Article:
By the time you read this, I will have traveled to Oregon to visit my mother. I am lucky to have her in my life. I was one of the original baby boomers, born when my dad returned from WW II.

During our visits, we drive to many of the places where I grew up. And we will talk. This is her joy. Her long-term memories are more vivid than her recollection of what she had for breakfast. I see nothing wrong with that. Every time we talk she brings up something I never heard before.

MOM: “ That’s where the principal of the school poached a deer.”

KIRK: “You never told me that!”

MOM: “You never asked.”

Writers in this magazine always try to pass along important information. This is mine — ask while you have the opportunity.

During our trip, we will also attend Linda’s milestone 50th high school reunion. I can’t wait to see all the fat, bald guys she dated in high school! Some of these “kids” she has known since grade school. (Here’s where the “Mom” connection comes in.) Linda and her friends will remember their school days very clearly, but forget the room number at the hotel.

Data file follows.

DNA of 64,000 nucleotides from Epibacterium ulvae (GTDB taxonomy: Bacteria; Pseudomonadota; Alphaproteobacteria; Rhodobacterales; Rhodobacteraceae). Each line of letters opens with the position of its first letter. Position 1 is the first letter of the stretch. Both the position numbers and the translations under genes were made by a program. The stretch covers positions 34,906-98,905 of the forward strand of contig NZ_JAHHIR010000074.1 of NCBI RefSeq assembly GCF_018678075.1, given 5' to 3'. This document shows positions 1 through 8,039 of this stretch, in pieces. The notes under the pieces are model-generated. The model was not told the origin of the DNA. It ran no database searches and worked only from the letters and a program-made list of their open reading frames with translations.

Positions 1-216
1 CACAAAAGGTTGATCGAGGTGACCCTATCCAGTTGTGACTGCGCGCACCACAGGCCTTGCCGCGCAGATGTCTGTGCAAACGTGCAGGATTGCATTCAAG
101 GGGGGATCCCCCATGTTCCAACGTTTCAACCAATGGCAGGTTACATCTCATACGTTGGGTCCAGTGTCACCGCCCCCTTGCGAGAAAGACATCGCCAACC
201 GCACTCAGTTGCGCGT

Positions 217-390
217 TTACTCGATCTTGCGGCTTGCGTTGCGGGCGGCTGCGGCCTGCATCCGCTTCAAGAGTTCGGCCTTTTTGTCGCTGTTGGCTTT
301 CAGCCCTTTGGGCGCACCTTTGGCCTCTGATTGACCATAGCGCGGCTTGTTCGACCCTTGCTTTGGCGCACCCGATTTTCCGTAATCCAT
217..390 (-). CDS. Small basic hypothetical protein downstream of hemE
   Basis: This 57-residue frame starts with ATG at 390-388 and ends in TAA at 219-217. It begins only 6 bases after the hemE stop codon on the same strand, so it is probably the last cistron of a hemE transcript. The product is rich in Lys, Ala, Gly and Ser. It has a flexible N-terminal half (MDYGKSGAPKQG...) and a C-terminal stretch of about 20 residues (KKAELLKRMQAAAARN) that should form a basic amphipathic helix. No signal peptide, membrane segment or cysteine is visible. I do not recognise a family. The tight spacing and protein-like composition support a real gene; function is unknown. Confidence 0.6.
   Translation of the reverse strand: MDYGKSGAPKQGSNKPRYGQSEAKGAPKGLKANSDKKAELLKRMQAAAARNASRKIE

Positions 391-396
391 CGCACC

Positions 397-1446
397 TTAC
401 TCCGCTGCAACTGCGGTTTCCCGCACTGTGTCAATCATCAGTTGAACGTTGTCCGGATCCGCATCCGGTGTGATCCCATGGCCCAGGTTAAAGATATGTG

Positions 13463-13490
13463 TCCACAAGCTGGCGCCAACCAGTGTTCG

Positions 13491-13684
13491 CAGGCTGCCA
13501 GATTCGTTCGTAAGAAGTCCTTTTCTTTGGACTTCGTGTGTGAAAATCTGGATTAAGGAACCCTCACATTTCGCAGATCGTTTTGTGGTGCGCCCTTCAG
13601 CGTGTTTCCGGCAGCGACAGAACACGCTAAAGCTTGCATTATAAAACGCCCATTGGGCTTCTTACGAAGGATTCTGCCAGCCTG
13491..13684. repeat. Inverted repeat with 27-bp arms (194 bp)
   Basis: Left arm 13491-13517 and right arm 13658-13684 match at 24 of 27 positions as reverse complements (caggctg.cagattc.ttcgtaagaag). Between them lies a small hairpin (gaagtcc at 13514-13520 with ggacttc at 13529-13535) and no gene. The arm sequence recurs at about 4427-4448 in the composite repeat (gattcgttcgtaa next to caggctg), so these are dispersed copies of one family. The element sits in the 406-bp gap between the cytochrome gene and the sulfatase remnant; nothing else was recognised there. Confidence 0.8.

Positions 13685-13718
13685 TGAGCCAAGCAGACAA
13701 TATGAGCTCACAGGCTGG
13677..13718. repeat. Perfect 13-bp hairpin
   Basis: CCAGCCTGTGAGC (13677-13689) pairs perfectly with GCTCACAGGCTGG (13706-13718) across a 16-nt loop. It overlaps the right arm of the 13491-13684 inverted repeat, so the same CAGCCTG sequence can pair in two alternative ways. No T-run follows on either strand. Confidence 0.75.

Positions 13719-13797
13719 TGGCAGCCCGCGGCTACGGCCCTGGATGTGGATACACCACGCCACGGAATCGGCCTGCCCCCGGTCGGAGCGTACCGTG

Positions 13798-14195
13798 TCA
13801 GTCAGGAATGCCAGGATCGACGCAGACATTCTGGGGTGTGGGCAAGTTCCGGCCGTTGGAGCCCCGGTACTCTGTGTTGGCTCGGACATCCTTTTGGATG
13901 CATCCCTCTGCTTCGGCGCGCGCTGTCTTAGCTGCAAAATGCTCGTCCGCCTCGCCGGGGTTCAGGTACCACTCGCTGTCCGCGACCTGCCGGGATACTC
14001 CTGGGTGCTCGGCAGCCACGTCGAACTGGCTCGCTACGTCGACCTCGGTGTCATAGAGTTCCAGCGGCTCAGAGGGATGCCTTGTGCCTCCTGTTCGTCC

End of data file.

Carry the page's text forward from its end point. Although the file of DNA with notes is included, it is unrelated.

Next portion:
I look forward to driving to the places dear to my mom’s heart. Because I love her, by proxy they are dear to me, too. After more than 40 years of talking on the television, it will be pleasant just to listen for a while — and maybe ask a question or two.


Retired Broadcast Personalities and Journalists Kirk Matthews and Linda Coble speak from the heart on issues concerning boomers and seniors. Post comments for them below.

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